made, resides;
(b) being on the premises that are the place of education or work
of the complainant or the place of education or work of the
child in respect of whom the order was made;
(c) being in a specified locality, being a locality in which
premises as mentioned in paragraph (a) or (b) or any other
premises the Court deems it necessary to specify, are situated;
(d) approaching within a specified distance of the complainant
or the child in respect of whom the order was made;
(e) entering or remaining on the premises, while intoxicated or
under the influence of a drug, where the respondent continues
to reside with the complainant or the child in respect of whom
the order was made;
(f)

causing another person to engage in the conduct referred to
in paragraph (a) or (c) of subsection (3).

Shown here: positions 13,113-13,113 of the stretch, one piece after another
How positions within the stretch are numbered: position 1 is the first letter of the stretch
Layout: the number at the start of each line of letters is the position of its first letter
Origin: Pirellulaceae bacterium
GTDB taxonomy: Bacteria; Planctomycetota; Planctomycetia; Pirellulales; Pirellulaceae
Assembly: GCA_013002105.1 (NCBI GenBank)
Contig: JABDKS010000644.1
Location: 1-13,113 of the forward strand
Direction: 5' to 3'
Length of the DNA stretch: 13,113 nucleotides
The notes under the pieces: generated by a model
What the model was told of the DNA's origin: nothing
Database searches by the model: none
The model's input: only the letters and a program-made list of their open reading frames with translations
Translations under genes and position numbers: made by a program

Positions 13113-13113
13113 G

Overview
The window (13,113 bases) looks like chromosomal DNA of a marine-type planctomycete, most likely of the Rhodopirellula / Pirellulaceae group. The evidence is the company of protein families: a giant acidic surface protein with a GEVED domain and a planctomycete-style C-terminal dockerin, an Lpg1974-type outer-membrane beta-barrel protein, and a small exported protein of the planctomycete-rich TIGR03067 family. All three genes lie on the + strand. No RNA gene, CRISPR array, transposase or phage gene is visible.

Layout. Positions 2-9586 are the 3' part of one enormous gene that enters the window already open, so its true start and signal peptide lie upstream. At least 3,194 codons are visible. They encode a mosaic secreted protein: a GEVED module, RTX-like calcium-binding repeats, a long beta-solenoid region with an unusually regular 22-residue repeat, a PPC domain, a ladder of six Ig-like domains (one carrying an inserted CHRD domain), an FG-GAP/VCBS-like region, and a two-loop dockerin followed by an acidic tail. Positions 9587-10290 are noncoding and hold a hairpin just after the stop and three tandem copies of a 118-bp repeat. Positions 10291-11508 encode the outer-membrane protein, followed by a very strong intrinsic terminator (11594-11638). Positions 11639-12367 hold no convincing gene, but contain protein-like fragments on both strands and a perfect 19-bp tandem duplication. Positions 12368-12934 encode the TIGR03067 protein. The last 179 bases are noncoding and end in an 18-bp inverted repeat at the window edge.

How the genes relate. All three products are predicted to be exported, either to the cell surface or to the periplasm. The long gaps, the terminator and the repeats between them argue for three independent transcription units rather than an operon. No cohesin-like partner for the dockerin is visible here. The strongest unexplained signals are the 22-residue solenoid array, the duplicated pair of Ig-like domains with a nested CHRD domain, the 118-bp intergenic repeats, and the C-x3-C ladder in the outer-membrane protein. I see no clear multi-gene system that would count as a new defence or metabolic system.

13
(2)

A protection order may
(a) require the respondent to
(i)

leave the premises referred to in paragraph (a) of
subsection (1);

(ii)

continue any legal or other obligation the respondent
may have to pay the rent, mortgage, utilities or taxes
of the premises referred to in that sub-paragraph where
the respondent is asked to leave under subparagraph (i);

(iii)

allow the complainant to enter and remain on the
premises referred to in paragraph (c) of subsection (1);

(iv)

pay compensation for pecuniary loss suffered by the
complainant as a result of the acts of domestic violence
committed by the respondent, including medical
expenses, legal expenses, loss of earnings, the cost of
accommodation, the cost of transportation or any other
expense reasonably incurred by reason of injury to the
complainant’s person or property;

(v)

make payments to the complainant for the
maintenance of a dependant of the complainant and
respondent;

(vi)